This Day in History: April 11th
Today in History: April 11, 1931
Dorothy Parker was a writer, poet and satirist whose quick turns of phrase made her a favorite among many prominent Jazz Age newspaper columnists. Along with Robert Benchley and Robert E. Sherwood, she was a founder of the legendary Algonquin Round Table, named in homage to the hotel where they met daily for lunch and witty repartee.
Before long, they were joined by columnists Alexander Woollcott and Franklin Pierce Adams. Parker quickly became known as the quickest of the bunch for snappy comebacks. She came to personify the sophisticated/bordering-on-jaded New York City flapper of the 1920s.
Adams printed many of Parker’s off-the-cuff quips in his column “The Conning Tower,” which helped build Dorothy’s reputation across the country as a great wit served up with a heaping helping of venom. One of Parker’s best known one-liners originated when she was informed at the Algonquin that the notoriously taciturn ex-president Calvin Coolidge had just died; Dorothy immediately asked:
How could they tell?
Parker started writing as a theater critic for Vanity Fair in 1918, and her scathing yet hilarious reviews proved popular initially. But by 1920, Vanity Fair gave her the boot after too many powerful theater owners and producers complained about her caustic write-ups. A review she did of Tolstoy’s “Redemption” read in part:
I went into the Plymouth Theater a comparatively young woman, and I staggered out of it, three hours later, twenty years older…
But the last straw was when she gave her brutal, yet honest, assessment of popular actress Billie Burke’s talents, who happened to be the main squeeze of one of the publishers. As a show of solidarity, Benchley and Sherwood also resigned from Vanity Fair when Parker was terminated.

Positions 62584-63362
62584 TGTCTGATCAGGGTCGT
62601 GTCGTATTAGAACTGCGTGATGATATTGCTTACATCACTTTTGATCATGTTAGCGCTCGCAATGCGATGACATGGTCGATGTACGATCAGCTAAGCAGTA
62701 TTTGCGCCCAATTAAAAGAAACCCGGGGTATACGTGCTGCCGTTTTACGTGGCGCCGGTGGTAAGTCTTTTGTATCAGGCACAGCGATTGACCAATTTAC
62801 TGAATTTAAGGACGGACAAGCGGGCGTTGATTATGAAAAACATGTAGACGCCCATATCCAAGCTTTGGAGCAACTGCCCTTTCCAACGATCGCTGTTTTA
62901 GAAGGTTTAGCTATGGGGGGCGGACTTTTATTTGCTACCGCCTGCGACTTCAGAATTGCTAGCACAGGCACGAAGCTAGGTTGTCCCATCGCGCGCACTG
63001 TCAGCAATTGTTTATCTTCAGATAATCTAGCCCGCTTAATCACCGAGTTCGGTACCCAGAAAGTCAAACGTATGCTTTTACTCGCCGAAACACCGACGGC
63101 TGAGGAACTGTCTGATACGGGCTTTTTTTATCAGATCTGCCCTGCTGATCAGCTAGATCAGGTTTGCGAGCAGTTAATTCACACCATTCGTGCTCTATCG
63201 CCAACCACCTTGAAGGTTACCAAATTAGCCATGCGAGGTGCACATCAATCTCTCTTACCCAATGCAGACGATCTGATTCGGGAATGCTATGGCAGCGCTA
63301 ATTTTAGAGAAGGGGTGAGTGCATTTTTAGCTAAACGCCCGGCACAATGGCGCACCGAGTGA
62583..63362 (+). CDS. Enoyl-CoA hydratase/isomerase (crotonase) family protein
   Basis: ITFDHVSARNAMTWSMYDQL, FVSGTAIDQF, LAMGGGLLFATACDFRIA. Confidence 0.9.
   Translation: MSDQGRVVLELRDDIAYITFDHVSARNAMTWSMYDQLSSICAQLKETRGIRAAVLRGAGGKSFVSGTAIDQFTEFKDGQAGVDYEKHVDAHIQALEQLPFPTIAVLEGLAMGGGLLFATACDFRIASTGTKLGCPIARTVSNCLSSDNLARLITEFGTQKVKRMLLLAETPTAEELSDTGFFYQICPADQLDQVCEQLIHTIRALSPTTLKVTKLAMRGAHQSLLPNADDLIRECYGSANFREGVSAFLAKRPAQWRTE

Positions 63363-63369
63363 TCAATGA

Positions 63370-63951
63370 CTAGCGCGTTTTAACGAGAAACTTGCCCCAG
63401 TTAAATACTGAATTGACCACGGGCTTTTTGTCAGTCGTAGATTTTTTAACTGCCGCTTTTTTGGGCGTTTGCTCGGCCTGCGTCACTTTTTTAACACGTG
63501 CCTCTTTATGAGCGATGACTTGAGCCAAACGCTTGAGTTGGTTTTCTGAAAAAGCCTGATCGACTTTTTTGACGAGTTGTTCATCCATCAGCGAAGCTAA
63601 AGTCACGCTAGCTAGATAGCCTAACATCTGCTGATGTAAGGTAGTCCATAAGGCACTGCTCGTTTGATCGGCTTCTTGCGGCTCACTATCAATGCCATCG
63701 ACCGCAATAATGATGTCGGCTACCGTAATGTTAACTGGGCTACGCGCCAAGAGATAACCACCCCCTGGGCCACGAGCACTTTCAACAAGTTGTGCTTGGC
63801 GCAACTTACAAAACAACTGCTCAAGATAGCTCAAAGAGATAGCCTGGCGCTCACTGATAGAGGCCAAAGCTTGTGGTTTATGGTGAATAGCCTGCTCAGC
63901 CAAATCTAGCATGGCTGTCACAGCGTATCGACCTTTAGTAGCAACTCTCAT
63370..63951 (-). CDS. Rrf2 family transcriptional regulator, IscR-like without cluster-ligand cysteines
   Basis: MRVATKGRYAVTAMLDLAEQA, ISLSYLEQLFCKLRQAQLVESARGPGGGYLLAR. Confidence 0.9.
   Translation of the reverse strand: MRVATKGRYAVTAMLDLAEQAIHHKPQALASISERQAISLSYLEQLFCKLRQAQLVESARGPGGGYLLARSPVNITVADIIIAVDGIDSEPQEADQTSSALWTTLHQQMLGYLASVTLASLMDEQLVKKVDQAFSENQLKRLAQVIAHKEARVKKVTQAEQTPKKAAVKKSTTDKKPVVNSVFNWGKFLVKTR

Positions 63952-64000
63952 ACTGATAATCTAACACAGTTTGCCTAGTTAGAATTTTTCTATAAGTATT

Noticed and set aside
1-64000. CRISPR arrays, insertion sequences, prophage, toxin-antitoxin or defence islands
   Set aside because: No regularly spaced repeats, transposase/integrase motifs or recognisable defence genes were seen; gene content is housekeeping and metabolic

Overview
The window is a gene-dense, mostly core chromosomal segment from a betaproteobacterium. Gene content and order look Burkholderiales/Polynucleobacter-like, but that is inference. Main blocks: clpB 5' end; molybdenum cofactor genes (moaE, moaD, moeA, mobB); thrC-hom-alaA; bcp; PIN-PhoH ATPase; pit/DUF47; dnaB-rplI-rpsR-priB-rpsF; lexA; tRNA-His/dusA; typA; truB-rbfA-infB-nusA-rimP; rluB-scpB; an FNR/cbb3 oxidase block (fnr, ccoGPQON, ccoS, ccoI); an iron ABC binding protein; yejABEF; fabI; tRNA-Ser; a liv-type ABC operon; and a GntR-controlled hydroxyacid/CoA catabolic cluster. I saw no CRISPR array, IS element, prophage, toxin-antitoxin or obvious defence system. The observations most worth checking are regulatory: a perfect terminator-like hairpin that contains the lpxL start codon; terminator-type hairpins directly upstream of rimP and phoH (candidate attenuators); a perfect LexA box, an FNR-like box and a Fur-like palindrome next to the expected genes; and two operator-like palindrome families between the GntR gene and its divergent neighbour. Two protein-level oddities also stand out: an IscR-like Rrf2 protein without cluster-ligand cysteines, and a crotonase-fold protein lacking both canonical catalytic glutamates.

When the New Yorker was founded in 1925, Parker started writing for the magazine almost from its inception. Incredibly, she was writing theater reviews for the magazine, including one proclaiming that a certain Katharine Hepburn performance:
Ran the gamut of emotions from A to B.
By 1925 Parker was no longer reviewing plays, and on April 11, 1931, she resigned from the New Yorker completely, choosing to work on her own writing projects instead. Dorothy’s humorously depressing poems based on her mostly unsuccessful romantic escapades and the allure of suicide are her greatest legacy. “Enough Rope,” Parker’s first collection of poetry, was published in 1926. Over the next 15 years, Dorothy experienced her highest level of productivity and acclaim.
During the 1930s, Parker went to Hollywood and became a screenwriter, working on the scripts for 39 movies, including the classic “A Star is Born,” which won an Oscar for best original story. Always left-leaning, it was during this time that Dorothy became involved in political causes and declared herself a communist, for which she was blacklisted during the McCarthy era.
A staunch champion of the Civil Rights movement, she left her entire estate to the Dr. Martin Luther King Jr. Foundation upon her death on June 7, 1967. Her ashes remained unclaimed in a filing cabinet for over 15 years, until the NAACP designed a memorial garden in Parker’s memory outside their Baltimore headquarters in 1988. They erected a plaque that reads:
Here lie the ashes of Dorothy Parker (1893–1967) humorist, writer, critic, defender of human and civil rights. For her epitaph she suggested, ‘Excuse my dust’. This memorial garden is dedicated to her noble spirit which celebrated the oneness of humankind and to the bonds of everlasting friendship between black and Jewish people. Dedicated by the National Association for the Advancement of Colored People. October 28, 1988.
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